"In summary, we have ignored the earth’s environmental stop signs." –Lester R. Brown, Full Planet, Empty Plates
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The world fish catch in 2000, the last year for which global data are available, was reported at 94.8 million tons. After decades of steady growth, the oceanic fish catch has plateaued and since the late 1980s has fluctuated between 85 million and 95 million tons. Some three fourths of oceanic fisheries are fished at or beyond their sustainable yields. In one third of these, stocks are declining.
Some scientists, when correcting for suspected overreporting by China, the world's leading fishing nation, believe that global catch has actually declined by 360,000 tons each year since 1988. When catch of the highly variable stocks of Peruvian anchovetas, a species substantially affected by El Niño/Southern Oscillation events, is excluded, the world fish catch appears to have declined by 660,000 tons a year during that time.
Recent evidence points to a rapid decline in production of the North Atlantic Ocean, where catches of many popular fish species, including cod, tuna, haddock, flounder, and hake, have dropped by half within the past 50 years, even though fishing efforts tripled. Previous infamous collapses, like that of the Newfoundland cod fishery, were local in scale, but this decline is ocean-wide.
At least $2.5 billion of government money goes to subsidize fishing in the North Atlantic each year, supporting incomes and paying portions of boat fuel and equipment bills. Worldwide, fishing subsidies total at least $15 billion, but may be substantially higher. In 1993, the U.N. Food and Agriculture Organization reported that the operating costs of fisheries around the world exceeded commercial revenues by over $50 billion each year. Without subsidies, the world's fishing industry would be bankrupt.
About 950 million people worldwide rely on fish as their primary source of protein. In addition, ocean fisheries and fish-related industries sustain the livelihoods of some 200 million people. These are high numbers to sustain on a bankrupt industry.
Subsidies hide the fact that current fishing practices are unsustainable, both economically and ecologically. Subsidy money has helped to build a technologically advanced global fishing fleet of over 23,000 ships weighing more than 100 tons each. Massive ships, such as trawlers, drag big nets—quickly catching large quantities of fish and bycatch. Some vessels have onboard processing facilities. Large ships consume a great deal of energy: it takes twice as much fuel to capture a ton of fish today as it did 20 years ago. Overall, the world's fishing fleet has the capacity to catch fish at more than twice the fisheries' sustainable yields.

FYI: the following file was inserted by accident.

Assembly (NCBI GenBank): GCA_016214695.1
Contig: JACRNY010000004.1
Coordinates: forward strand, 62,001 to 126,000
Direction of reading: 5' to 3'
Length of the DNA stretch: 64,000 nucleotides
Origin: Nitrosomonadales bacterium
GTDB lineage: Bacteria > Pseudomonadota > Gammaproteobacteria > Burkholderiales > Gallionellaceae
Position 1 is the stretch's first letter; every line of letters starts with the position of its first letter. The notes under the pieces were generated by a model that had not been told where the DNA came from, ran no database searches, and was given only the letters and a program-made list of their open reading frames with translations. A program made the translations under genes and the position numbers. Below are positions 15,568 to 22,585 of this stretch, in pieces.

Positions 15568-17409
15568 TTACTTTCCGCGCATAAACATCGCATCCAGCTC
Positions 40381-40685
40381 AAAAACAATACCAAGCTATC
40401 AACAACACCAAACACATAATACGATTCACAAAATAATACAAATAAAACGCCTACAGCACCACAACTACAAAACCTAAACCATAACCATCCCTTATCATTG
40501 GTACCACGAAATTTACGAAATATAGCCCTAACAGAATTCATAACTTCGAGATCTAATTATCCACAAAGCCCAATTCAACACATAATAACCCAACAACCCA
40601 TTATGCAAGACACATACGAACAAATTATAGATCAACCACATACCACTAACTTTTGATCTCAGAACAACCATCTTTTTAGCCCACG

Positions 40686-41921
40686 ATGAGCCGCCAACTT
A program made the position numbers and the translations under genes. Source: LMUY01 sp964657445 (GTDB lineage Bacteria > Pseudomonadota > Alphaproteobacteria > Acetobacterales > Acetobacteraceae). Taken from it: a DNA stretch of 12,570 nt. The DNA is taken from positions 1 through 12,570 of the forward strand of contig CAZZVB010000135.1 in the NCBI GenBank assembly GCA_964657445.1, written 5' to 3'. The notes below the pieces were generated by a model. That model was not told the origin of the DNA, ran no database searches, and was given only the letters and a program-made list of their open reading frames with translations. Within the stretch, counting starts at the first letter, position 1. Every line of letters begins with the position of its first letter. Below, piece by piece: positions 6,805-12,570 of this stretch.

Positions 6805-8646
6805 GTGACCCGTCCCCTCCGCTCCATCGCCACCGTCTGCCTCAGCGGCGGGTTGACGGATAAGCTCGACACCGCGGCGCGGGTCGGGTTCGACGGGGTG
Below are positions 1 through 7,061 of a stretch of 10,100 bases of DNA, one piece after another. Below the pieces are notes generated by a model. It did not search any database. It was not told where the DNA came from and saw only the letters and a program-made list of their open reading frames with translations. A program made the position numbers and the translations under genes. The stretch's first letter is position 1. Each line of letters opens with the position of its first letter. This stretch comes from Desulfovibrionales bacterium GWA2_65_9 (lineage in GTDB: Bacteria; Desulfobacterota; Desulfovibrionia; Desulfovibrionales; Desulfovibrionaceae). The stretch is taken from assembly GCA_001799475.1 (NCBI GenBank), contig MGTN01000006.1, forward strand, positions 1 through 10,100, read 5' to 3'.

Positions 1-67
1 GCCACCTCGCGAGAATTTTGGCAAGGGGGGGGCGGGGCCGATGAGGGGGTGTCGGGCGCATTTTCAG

As fish harvests from the ocean are steady or declining, production of fish from farms (aquaculture) is booming. Since 1990, aquaculture production has grown by almost 10 percent each year, more than twice the rate for poultry, the second fastest-growing sector of the animal protein economy. Total fish-farm production in 2000 was almost 36 million tons. In 1950, aquaculture provided less than 1 percent of the fish supply; now it accounts for a full 27 percent of the world fish market.
Growing fish in pens and ponds could reduce pressure on oceanic fisheries, but only if it is done wisely. A number of popular farmed fish, like salmon and shrimp, are carnivorous, requiring fish from the oceans to be harvested to provide fish meal and fish oil for their food. Some species require up to 5 kilograms of wild fish for each kilogram of fish produced. Harvesting fish for feed can empty oceans of smaller fish, depriving larger wild fish of their food supply.
China, which provides 23 million tons of the world aquaculture output, has farmed fish for thousands of years. It now devotes some 5 million hectares of land to farming primarily herbivorous fish. An additional 1.7 million hectares of rice paddies double as fish ponds. China has developed an innovative carp polyculture, in which several carp species with complementary feeding habits are grown together as they would in natural ecosystems.
China's onshore, integrated aquaculture and agriculture production system can serve as a model for aquaculturalists. Onshore production can minimize problems that plague marine aquaculture operations, such as coastal habitat destruction and excessive nutrient pollution, which can cause algal blooms. It also reduces the risk of introducing nonnative species through escapes and spreading diseases that fish in high-density confinement are prone to.
For a number of oceanic fisheries, a deliberate reduction of fishing, along with the development of "no-take" protected areas, is the only way for stocks to rebuild. Marine reserves have been shown to increase fish populations and diversity and to produce larger fish both within their boundaries as well as in commercially accessible waters. In a matter of a few years, a nearby off-limits area can revive a foundering fishery.
To protect wild stocks, consumers can reduce their overall fish consumption, or at least purchase responsibly produced herbivorous fish or those caught from well-managed fisheries. The Marine Stewardship Council, an independently operated international accreditation organization, has certified six fisheries as sustainable. Careful management of fisheries can be likened to prudent use of an endowment: if the principal, or the stock, is conserved, people can live off the interest indefinitely.
Copyright © 2002 Earth Policy Institute